Our opening hymn this week is actually of Dutch origin, written by Nikolai Frederik Severin Grundtvig. Grundtvig earned his theology degree from the University of Copenhagen, but was not destined for the life of a pastor. He was ordained in 1811, but the outcry from two early, controversIal sermons caused him to abandon the pulpit in favor of a chaplaincy at a women’s home. However, he wrote profusely, producing works on Norse mythology and over 1,000 hymns. Grundtvig became a bishop in 1861, but never received a diocese. Carl Døving, translator of German and Scandinavian hymns, immigrated to America in 1890, graduated from Luther Seminary and Luther College, Decorah, Iowa. He served as pastor in Lutheran churches in Red Wing and Montevideo, Minnesota, and Brooklyn, New York, and was “city missIonary” to Chicago. Over 30 of his translations appear in the 1913 Lutheran Hymnary. Ludvig M. Lindeman was the final piece of this 'hymn puzzle' and wrote the tune. Lindeman studied both theology and music, and became an organist at Vor Frelsers Church in Oslo (the church was renamed to Oslo Domkirke (cathedral) in 1950). Son of a concert pianist, Lindeman was one of the leading Norwegian musicians of the 19th Century, and served as organist at Vor Frelsers Church for 47 years. He also collected almost 2,000 Norwegian folk tunes, publishing many in a 3-volume set (1853-1867).
One of our communion hymns this week, "Jesus Loves Me", brings back many fond memories of Sunday School. Our own children of GA sang it earlier this year. This well known Christian hymn is set to words by Anna Bartlett Warner. The lyrics first appeared as a poem in the context of a novel called “Say and Seal” written by Susan Warner and published in 1860. The tune was added in 1862 by William Batchelder Bradbury who found the text of "Jesus Loves Me" in this book, in which the words were spoken as a comforting poem to a dying child. Along with his tune, Bradbury added his own chorus "Yes, Jesus loves me, Yes, Jesus Loves me..." After publication the song became one of the most popular Christian hymns in churches around the world.
Different stanzas, other than the first, often are substituted. The stanza about illness is usually omitted, to make the hymn less disturbing to children. There are many verses for this hymn online, some are comical, some sweet and yes some are more morbid but it’s worth taking a look. As a bit of popular culture trivia, this was apparently one of the final pieces Whitney Houston sang before her untimely death.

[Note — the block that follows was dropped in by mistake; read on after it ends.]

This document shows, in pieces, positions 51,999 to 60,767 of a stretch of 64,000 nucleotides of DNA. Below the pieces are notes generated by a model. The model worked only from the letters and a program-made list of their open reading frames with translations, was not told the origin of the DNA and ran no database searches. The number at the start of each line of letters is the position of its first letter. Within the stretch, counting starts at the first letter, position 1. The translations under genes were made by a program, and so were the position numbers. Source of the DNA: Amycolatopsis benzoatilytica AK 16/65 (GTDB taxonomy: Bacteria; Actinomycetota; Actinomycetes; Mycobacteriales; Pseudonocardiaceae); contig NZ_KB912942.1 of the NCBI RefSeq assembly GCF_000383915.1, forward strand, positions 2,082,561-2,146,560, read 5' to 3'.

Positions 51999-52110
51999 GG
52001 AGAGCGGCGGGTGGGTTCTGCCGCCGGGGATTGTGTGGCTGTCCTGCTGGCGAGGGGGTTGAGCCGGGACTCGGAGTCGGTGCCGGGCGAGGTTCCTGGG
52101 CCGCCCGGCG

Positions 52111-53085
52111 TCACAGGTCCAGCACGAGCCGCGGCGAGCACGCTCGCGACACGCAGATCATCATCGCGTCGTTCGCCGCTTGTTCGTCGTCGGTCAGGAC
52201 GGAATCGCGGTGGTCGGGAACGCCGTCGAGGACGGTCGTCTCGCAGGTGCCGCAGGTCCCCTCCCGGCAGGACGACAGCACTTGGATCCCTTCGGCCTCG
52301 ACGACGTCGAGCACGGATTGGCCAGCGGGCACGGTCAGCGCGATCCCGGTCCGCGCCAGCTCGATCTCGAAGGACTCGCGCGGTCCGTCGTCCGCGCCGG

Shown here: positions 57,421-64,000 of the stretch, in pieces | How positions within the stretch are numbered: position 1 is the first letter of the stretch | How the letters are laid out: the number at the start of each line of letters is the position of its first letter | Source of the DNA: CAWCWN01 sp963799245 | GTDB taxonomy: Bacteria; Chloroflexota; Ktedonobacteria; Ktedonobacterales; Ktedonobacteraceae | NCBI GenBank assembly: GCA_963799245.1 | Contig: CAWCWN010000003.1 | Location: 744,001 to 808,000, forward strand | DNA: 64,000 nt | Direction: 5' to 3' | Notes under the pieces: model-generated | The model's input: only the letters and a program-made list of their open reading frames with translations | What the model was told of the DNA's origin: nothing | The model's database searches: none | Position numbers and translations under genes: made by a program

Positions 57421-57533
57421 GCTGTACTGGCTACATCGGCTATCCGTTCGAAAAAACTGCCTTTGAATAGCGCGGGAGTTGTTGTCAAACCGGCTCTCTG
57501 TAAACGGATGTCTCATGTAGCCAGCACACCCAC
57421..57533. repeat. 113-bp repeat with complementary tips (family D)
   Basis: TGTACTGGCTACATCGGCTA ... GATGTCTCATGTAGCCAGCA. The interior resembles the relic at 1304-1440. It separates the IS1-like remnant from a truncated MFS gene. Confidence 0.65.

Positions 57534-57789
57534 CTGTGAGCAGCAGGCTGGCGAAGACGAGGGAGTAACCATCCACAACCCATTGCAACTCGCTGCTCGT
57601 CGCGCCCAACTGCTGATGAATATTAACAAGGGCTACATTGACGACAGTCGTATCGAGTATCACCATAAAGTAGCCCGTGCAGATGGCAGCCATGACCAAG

In honor of the Diamond Jubilee our Sending Hymn is a setting of OLD HUNDREDTH, which was also a hymn at the Thanksgiving Service on Tuesday at St. Paul's Cathedral in London. We typically associate this tune with the text for the Doxology but the text "All People That on Earth Do Dwell, sing to the Lord with cheerful voice; him serve with mirth, his praise forth tell; come ye before him and rejoice" is fitting not only for a celebration of 60 years of dutiful service for all of us who choose to go forth in peace to do the will of God.
"Old 100th" or "Old Hundredth" is a hymn tune in Long Metre from Pseaumes Octante Trois de David (1551) (the second edition of the Genevan Psalter), and is one of the best known melodies in all Christian musical traditions. The tune is usually attributed to the French composer Loys Bourgeois (c.1510 – c.1560).
Although the tune was first associated with Psalm 134 in the Genevan Psalter, the melody receives its current name from an association with the 100th Psalm, in a paraphrase by William Kethe entitled All People that on Earth do Dwell. The melody is commonly sung with diverse other lyrics as well.
The Genevan Psalter was compiled over a number of years in the Swiss city of Geneva, a center of Protestant activity during the Reformation, in response to the teaching of John Calvin that communal singing of psalms in the vernacular language (French, in this case) is a foundational aspect of church life. This was in contrast to the prevailing Catholic practice at the time of sacred texts being chanted in Latin by the clergy only. Calvinist musicians including Loys Bourgeois supplied many new melodies, and adapted others from sources both sacred and secular. The final version of the psalter was completed in 1562. Calvin intended the melodies to be sung in plainsong during church services, but harmonizations were provided for singing at home (!).
The original lyrics set to this tune, from the Genevan Psalter, are taken from Psalm 134. Old 100th is commonly used to sing (and is named for) the version "All People That on Earth Do Dwell," made from Psalm 100, which originated in the Anglo-Genevan Psalter (1561) and is attributed to the Scottish clergyman William Kethe. Kethe was in exile at Geneva at this time, as the Scottish Reformation was only just beginning. This version was sung at the coronation of Queen Elizabeth II in 1953, with harmonization and arrangement by the composer Ralph Vaughan Williams.
A hymn commonly sung to Old 100th is "Praise God, from Whom All Blessings Flow," often known simply as The Doxology, written in 1674 by Thomas Ken, a clergyman in the Church of England. This hymn was originally the final verse of a longer hymn entitled "Awake, My Soul, and With the Sun," though it is most commonly sung by itself as a doxology.
In my house growing up we sang a table prayer set to this tune and I found a 2 verse version in a piece written by Garrison Keillor for Thanksgiving:
"O Lord, we thank Thee for this food,
For every blessing, every good.
For earthly sustenance and love
Bestowed on us from heaven above.
Be present at our table, Lord.
Be here and everywhere adored.
Thy children bless and grant that we
May feast in paradise with Thee."